There are two schools of thought regarding last night's pathetic lack of firepower on the part of our beloved Canadiens. One group says the Habs had more than thirty shots and only poor luck kept one of them from finding twine.
The other group, and the one to which I'm increasingly listening, says the Canadiens were one of the lowest-scoring teams in the league for the last two seasons and nothing has changed. Excuses can mask the core issue for a while, but in the end the truth remains. Sure, the team is already dealing with key injuries. It's also true that the players have had little time together and are probably a bit short on chemistry just yet. Still, those excuses fail to explain why the Canadiens dominated the first period, then gave up the ghost in the last two.
Pierre Gauthier needs to examine the kind of team he's compiled, and compare that with the style of play Jacques Martin demands. Many of the players have proven they can score at other levels and with other teams. Yet, placed in Montreal, their production drops, almost across the board. Homegrown players like Andrei Kostitsyn and Tomas Plekanec regularly score twenty goals, but you have to wonder if they wouldn't produce more with another coach in another system. Others have. Matt D'Agostini scored two goals in forty games under Martin. Last year in St.Louis, he had twenty-one. Sergei Kostitsyn had seven goals in the 47 games he played for Martin. In Nashville...not exactly the '80s Oilers...he had 23 in 77 games.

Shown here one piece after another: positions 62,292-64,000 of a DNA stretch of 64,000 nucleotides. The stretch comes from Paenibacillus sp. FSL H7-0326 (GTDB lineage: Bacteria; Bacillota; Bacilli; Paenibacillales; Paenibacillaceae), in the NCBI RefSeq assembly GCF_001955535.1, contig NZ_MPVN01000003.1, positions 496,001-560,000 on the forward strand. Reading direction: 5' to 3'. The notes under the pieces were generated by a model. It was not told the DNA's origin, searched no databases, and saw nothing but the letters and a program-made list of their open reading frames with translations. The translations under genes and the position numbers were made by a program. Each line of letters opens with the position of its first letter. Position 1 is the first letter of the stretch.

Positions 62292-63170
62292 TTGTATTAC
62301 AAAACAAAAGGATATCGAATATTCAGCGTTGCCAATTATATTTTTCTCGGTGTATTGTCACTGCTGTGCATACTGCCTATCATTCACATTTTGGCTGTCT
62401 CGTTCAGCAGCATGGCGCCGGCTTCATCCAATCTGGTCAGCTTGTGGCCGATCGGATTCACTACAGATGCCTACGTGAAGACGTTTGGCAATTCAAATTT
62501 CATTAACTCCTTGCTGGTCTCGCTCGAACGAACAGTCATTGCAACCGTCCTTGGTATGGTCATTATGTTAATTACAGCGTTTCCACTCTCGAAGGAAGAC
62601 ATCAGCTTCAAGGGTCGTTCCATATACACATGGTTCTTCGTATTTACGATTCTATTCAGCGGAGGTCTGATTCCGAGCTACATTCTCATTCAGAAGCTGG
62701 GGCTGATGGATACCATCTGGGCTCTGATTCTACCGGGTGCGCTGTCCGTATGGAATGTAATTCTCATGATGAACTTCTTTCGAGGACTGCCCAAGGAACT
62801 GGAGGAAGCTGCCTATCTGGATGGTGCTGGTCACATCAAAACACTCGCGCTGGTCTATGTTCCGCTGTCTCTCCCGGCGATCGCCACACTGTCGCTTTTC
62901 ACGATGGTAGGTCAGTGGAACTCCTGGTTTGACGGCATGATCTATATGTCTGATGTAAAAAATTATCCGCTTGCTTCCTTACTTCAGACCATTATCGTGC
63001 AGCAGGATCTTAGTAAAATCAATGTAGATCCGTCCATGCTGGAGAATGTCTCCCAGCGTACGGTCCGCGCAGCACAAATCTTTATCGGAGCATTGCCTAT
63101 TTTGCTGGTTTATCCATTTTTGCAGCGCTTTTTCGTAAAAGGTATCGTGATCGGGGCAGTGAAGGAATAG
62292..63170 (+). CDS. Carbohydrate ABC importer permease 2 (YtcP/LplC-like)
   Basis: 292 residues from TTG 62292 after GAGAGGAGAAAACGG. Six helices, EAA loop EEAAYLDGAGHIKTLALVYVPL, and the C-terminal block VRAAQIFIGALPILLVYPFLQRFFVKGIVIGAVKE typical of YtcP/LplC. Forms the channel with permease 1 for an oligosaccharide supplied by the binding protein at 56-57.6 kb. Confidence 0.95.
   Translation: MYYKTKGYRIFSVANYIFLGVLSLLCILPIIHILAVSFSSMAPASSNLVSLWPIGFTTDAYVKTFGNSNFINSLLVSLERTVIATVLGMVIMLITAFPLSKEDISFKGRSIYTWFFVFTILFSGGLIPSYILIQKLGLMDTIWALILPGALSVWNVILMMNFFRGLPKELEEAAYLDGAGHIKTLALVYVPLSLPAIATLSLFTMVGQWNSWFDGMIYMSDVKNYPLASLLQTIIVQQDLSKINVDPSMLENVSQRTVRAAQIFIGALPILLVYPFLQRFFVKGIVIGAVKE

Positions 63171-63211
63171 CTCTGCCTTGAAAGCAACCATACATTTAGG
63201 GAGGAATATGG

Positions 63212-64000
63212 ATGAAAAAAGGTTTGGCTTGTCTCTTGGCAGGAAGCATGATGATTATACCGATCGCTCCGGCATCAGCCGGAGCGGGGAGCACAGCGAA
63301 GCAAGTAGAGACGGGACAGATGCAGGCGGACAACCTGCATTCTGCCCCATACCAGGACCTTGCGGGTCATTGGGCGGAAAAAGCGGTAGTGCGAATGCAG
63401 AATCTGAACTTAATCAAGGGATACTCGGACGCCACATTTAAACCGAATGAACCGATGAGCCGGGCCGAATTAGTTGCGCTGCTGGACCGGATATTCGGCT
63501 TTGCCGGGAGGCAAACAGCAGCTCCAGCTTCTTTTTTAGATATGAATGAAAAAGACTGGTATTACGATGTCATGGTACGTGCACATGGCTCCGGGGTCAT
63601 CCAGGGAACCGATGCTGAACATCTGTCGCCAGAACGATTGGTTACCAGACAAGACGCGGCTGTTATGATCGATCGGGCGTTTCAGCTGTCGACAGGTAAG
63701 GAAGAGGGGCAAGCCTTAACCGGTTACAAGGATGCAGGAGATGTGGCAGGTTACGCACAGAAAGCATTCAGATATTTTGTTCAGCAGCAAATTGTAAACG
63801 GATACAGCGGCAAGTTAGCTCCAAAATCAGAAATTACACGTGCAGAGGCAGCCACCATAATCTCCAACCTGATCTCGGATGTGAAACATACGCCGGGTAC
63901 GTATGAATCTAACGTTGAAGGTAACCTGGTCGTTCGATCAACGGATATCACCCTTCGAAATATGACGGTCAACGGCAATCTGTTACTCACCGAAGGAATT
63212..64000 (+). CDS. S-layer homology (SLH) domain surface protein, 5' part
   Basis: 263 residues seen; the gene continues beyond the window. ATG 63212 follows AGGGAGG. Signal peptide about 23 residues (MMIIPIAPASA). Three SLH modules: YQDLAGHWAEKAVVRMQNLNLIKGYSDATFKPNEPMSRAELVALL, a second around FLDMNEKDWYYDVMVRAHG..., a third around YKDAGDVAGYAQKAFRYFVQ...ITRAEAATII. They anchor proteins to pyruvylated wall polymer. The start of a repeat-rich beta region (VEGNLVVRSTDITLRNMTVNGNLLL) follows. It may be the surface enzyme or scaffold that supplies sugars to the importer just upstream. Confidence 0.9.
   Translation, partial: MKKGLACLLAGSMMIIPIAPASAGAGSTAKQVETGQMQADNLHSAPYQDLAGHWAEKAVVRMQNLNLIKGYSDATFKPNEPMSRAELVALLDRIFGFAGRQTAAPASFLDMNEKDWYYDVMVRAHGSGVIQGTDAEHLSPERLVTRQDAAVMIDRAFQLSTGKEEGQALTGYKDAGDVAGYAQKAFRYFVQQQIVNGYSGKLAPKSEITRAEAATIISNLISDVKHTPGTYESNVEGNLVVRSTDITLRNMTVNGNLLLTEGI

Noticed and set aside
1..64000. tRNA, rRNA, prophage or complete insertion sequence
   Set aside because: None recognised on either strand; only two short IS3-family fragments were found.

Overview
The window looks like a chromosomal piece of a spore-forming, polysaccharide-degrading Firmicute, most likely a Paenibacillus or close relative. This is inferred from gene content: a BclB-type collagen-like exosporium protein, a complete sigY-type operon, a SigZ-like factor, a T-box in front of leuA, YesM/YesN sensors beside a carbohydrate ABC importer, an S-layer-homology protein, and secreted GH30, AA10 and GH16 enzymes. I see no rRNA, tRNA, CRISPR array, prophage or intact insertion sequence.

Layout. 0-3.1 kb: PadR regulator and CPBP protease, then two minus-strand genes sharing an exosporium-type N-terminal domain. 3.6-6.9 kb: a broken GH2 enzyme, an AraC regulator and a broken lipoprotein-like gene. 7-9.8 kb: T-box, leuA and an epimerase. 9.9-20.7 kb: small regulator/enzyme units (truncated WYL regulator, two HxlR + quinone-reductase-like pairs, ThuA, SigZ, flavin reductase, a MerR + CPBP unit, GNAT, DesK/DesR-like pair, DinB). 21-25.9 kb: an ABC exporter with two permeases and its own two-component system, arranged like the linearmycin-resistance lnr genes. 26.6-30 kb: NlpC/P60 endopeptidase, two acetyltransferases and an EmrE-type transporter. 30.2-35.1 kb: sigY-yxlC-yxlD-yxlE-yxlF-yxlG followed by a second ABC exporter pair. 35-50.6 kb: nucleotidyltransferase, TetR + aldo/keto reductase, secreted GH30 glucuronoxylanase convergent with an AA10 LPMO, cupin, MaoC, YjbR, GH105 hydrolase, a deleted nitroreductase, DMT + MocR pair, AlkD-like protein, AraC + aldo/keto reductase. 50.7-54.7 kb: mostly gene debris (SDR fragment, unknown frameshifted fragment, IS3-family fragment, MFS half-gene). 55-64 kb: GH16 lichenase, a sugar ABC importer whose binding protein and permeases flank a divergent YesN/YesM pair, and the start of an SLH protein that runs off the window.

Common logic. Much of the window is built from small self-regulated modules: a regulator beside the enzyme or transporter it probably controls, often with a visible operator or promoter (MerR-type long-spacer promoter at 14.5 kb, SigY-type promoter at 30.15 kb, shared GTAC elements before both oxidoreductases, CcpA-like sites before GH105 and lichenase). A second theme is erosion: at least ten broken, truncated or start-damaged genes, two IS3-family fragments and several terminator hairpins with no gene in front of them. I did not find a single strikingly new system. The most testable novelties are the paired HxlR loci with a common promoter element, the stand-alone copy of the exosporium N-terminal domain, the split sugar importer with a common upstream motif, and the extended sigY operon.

Whether there's a failure to communicate between Martin and his players or Martin's system just doesn't produce a lot of goalscoring, there's a problem in Montreal. The team can't score even though the individual players have proven they can. Unless something changes, it's going to be another year of Carey Price playing out of his mind to preserve 2-1 and 3-2 victories. If he doesn't, if he gives up a couple of goals early, there's little chance the team will recover. When it's time for him to start thinking about his long-term contract next year, it won't be a plus for him to know he's got to be perfect every night or the team will lose.
There's also a problem with the powerplay, which has been the one positive in the scoring desert of the last two years. P.K.Subban is trying to do everything and making costly errors instead, but there are few blueline alternatives. There's little cohesion, and there doesn't seem to be much of a plan. Kirk Muller, who last year worked with the kids like Subban and planned the PP, is gone and appears to have left a greater void than we were expecting.
Of course, it doesn't help when a coach has two big scoring wingers, one whom he benches after an iffy penalty call and one who gets third-line linemates and fourth-line ice time. Neither Andrei Kostitsyn or Erik Cole were used in a way that would maximize their abilities. When a team can't score much to begin with, the coach doesn't have the luxury of playing games with the people most likely to pot one.
This is not to let the players off the hook. In the second and third periods last night, they did nothing to help their cause. They need to be better...a lot better...than they looked in that sad forty minutes. Still, one can't help thinking they'd have a better chance if they played a system more open to scoring goals. The Canadiens certainly have their share of bad luck when it comes to lighting the lamp, but the style they're playing just adds to the suck.